When pregnant women are most at risk of car crashes

car crash
car crash 

Pregnancy is not without health risks, and now researchers from Canada have identified a new one: serious car crashes.

During the second trimester of pregnancy, women's odds of being behind the wheel in a multi-vehicle accident that is bad enough to send them to hospital are 42 per cent higher than in the three years before they became pregnant, according to a study published Monday in the Canadian Medical Association Journal.

However, by the third trimester, the risk is significantly lower than it was before pregnancy. It falls even further in the first year after birth.

Study: The number of car crashes in which a pregnant woman was the driver, in the years proceeding her pregnancy, during ...
Study: The number of car crashes in which a pregnant woman was the driver, in the years proceeding her pregnancy, during the nine months, and in the year after birth. Photo: CMAJ

"It amounts to about a one in 50 statistical risk of the average women having a motor vehicle crash at some point during her pregnancy," said Dr Donald Redelmeier of the University of Toronto, who led the study.

The research team, from the University of Toronto and affiliated institutions, wondered whether the fatigue, distraction, nausea and other annoyances that accompany pregnancy might make women more vulnerable behind the wheel.

They were particularly curious about the second trimester, a time when pregnant women often feel like their normal selves; as a result, they often don't change their behaviour to account for the significant physiological changes in their bodies.

Most dangerous times

The researchers identified more than 500,000 women who gave birth in Ontario from 2006 to 2011. They combed through data from Ontario hospitals to see how often they got into serious car crashes during the three years before they became pregnant, during each trimester of their pregnancy, and for the first year after their babies were born.

The researchers counted 6922 crashes, which worked out to about 4.55 crashes per 1000 women per year. That was more than double the population-wide average of roughly 2 crashes per 1000 people per year. However, the researchers noted that the women in the study were relatively young, which helps explain the higher crash rate.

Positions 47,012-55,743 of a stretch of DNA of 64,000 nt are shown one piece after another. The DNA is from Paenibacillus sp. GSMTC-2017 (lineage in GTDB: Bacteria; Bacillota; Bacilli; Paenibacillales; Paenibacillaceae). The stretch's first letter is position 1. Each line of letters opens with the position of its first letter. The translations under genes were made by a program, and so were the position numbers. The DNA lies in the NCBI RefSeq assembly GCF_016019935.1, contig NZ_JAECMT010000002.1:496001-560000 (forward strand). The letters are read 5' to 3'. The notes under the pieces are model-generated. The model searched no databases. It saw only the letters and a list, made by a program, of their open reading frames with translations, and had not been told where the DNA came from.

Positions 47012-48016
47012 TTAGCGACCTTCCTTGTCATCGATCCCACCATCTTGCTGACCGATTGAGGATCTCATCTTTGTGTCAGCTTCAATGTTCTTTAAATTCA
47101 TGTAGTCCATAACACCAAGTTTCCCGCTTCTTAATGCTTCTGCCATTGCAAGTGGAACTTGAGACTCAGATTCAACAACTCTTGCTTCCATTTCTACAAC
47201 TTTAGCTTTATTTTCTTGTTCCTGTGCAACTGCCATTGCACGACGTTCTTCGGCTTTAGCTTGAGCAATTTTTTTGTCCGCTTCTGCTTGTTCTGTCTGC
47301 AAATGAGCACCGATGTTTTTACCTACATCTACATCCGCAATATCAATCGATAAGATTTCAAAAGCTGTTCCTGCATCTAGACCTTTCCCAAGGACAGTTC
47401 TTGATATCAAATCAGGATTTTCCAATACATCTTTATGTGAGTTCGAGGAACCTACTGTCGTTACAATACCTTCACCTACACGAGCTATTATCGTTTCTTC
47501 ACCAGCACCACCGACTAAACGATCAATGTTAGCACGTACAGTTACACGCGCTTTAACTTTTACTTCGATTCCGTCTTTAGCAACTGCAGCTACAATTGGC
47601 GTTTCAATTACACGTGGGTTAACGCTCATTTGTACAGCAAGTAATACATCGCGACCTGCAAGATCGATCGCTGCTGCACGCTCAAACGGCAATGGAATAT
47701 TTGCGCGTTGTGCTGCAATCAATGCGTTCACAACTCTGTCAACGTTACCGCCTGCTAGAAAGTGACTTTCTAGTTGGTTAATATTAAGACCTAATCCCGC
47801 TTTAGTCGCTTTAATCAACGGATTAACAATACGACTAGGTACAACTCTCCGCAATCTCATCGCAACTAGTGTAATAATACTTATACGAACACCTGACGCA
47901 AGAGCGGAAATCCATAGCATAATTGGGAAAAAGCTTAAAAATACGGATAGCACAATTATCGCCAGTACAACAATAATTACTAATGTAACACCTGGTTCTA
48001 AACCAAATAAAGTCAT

During the first month of the first trimester of pregnancy, the crash rate fell slightly to 4.33 crashes per 1000 women, the researchers found. 

But something had changed by the first month of the second trimester: during that month, the women's crash rate soared to 7.66 collisions per 1000 women per year, according to the study. That was the most dangerous month for pregnant women behind the wheel.

For the entire second trimester, the crash rate was 6.47 collisions per 1000 women per year, which was 42 per cent higher than during the baseline period.

Women from all walks of life became more vulnerable during this period, and the increased crash risk was seen in all women regardless of age, socioeconomic status, whether their babies were born early, the sex of their babies and most other factors. Time of day, week and year also had no effect. 

The safest month for all women turned out to be the last month of pregnancy: in those final weeks, the women tracked had only 2.74 crashes per 1000 women per year. And in the year after giving birth, the accident rate dropped even more, to 2.35 crashes per 1000 women per year.

The women saw no increase in car accident injuries when they were passengers in other people's cars or as pedestrians, according to the study.

"The message here is not to stop driving," Dr Redelmeier said in a video released by the Sunnybrook Research Institute. "The message is to start driving more carefully."

He added that the pregnant women he cares for ask about the risks of flying planes, soaking in hot tubs and skating on rollerblades, but said that "not once has a woman asked me about road safety despite it being the much larger, greater risk".

- Los Angeles Times